• Bills for the Hall of Shame

    Efren Danao

    Efren Danao

    Typhoons have been wreaking so much havoc in the country but don’t worry. One lawmaker had reportedly thought of a novel way to eliminate it once and for all. How? Simple, dear Watson – file a bill outlawing typhoon.

    Then there was the anecdote about a lawmaker who was incensed by the steady increase in the prices of basic commodities. When he was told that prices were governed by the law of supply and demand, the lawmaker retorted: “Then we should repeal that law!”

    These stories may be apocryphal but I do know that some lawmakers believe that their election to the legislature has given them the license to file any kind of bill under the sun. Since I started covering the legislature in 1983, I had noted several legislators who had filed measures that border on the absurd.

    Why borrow? Just print money!

    There was this self-proclaimed economist in the House who filed a bill to establish what he called “managed currency” in the country. He expressed confidence that his bill would minimize foreign borrowings while making full use of our natural resources. Hey, if his bill is as good as he described it, then this lawmaker should be a candidate for Nobel Peace Prize in Economics. Let’s hear from him again.

    He pointed out that the country has a lot of cement, gravel and sand. If the government wants to build roads, bridges and school buildings, it need not borrow from the World Bank, the International Monetary Fund, the Asian Development Bank, Japan, or Korea since raw materials for such construction projects abound in the Philippines.

    “If the government needed money, all it had to do is ask the Bangko Sentral ng Pilipinas to print more money!” he concluded.

    He was so proud of his “novel” idea that he brought up the topic with his colleagues and House reporters whenever he had the opportunity. Unfortunately for him, none among his colleagues were convinced. In fact, the committee to which his bill was referred never bothered to hold a public hearing and it was eventually archived. A true economist in the House said that should the bill become a law, Philippine peso would be a Mickey Mouse money.

    “There’ll come a time when a kilo of rice would cost a sack of pesos,” the economist told me when I asked why no hearing on the bill was ever called.

    Deuterium delirium
    Then there was this congressman from Mindanao who revealed that a “divine inspiration” had impelled him to file a bill that would end the country’s reliance on imported and expensive fossil-based fuel. His “divine inspiration” urged him to mine the deuterium that he said is aplenty in the Surigao Deep, the second deepest in the world.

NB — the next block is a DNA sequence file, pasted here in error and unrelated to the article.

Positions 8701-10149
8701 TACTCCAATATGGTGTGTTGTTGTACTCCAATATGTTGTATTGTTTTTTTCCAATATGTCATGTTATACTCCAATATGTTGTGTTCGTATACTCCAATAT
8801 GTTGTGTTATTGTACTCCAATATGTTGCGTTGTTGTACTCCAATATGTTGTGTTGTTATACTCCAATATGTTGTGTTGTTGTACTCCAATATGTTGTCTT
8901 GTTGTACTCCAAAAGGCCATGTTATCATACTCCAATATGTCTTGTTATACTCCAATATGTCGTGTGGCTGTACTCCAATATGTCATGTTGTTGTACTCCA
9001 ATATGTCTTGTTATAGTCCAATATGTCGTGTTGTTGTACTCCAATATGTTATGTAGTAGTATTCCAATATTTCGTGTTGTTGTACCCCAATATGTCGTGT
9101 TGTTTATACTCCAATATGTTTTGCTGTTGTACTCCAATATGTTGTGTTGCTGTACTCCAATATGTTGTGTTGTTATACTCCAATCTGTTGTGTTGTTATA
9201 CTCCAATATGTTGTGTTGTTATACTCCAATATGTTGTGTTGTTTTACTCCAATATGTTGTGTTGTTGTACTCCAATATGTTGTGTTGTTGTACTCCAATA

He maintained that deuterium, a heavy form of hydrogen used as a moderator in nuclear reactors, is formed whenever strong waves lash at the Surigao island. He argued that all that scientists have to do is “collect” the deuterium and the Philippines would have endless source of fuel for its nuclear power energy.

    “The country would no longer spend precious dollars to buy oil from the Middle East. In fact, the Philippines could even export this deuterium which is an inexhaustible resource in Surigao,” he added.

    Wow! This lawmaker should have been in the Cabinet of President Benigno Simeon Aquino 3rd! He wants the Philippines to be not only self-sufficient in energy but also an exporter of deuterium. I’m sure he would have been in good company in BS Aquino’s official family.

    The public hearing on the deuterium bill was attended by several persons who said they had invested in a firm that was supposed to collect deuterium in Surigao. Well, that lawmaker is also forward-looking. Should his bill become a law, then there’s a firm already in existence waiting for a government contract for the collection of deuterium.

    If those persons were the only attendees, then the public hearing would have resulted in a favorable endorsement of the measure. However, also in attendance were scientists from the National Science Development Board and the University of the Philippines who called the bill “Deuterium Delirium.”

    These scientists said that sea waves could produce a very small percentage of deuterium no matter how strong they are in battering land. They twitted the belief that all that had to be done was “collect” deuterium, saying it’s very costly, if not virtually impossible to mine deuterium in the ocean. Nothing more was heard of the “Deuterium Delirium” after that single hearing, much to the chagrin of its supporters who lashed at the scientists for not getting any divine inspiration.



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